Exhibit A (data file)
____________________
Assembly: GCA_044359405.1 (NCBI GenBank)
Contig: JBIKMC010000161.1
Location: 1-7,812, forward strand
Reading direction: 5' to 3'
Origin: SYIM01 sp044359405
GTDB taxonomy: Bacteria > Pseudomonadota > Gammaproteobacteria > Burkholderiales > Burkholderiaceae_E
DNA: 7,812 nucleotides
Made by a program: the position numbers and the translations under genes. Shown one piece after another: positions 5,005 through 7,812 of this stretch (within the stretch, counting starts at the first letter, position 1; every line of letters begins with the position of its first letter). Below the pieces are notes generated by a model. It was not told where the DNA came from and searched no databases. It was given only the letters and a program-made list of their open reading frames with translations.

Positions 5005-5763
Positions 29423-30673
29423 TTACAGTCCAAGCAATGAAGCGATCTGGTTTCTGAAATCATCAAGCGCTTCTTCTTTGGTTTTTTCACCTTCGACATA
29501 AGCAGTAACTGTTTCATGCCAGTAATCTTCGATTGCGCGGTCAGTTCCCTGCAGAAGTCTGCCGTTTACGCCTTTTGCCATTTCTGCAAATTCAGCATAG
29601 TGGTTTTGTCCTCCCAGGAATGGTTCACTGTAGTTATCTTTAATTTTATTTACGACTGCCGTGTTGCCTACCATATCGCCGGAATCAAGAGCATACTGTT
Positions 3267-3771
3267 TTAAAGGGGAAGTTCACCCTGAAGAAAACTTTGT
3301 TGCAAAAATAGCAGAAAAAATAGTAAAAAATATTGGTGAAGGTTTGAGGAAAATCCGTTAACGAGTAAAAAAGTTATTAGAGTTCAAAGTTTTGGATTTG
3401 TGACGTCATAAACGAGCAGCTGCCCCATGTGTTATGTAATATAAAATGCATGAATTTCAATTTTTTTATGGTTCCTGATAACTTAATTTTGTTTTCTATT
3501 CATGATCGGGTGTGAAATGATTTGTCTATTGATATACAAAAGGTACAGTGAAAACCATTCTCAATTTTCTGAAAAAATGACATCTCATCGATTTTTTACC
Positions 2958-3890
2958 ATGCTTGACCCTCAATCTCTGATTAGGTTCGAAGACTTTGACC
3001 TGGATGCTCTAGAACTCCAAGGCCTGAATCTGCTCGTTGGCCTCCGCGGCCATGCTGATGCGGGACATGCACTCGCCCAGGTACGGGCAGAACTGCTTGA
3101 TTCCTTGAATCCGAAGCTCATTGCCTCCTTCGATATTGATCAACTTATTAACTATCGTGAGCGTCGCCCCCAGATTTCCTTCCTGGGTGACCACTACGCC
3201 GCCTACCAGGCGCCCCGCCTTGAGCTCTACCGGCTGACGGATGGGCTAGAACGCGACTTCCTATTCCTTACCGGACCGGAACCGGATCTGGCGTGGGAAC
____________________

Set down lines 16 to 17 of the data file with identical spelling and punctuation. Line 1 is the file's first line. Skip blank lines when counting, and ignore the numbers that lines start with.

3301 TGCAAAAATAGCAGAAAAAATAGTAAAAAATATTGGTGAAGGTTTGAGGAAAATCCGTTAACGAGTAAAAAAGTTATTAGAGTTCAAAGTTTTGGATTTG
3401 TGACGTCATAAACGAGCAGCTGCCCCATGTGTTATGTAATATAAAATGCATGAATTTCAATTTTTTTATGGTTCCTGATAACTTAATTTTGTTTTCTATT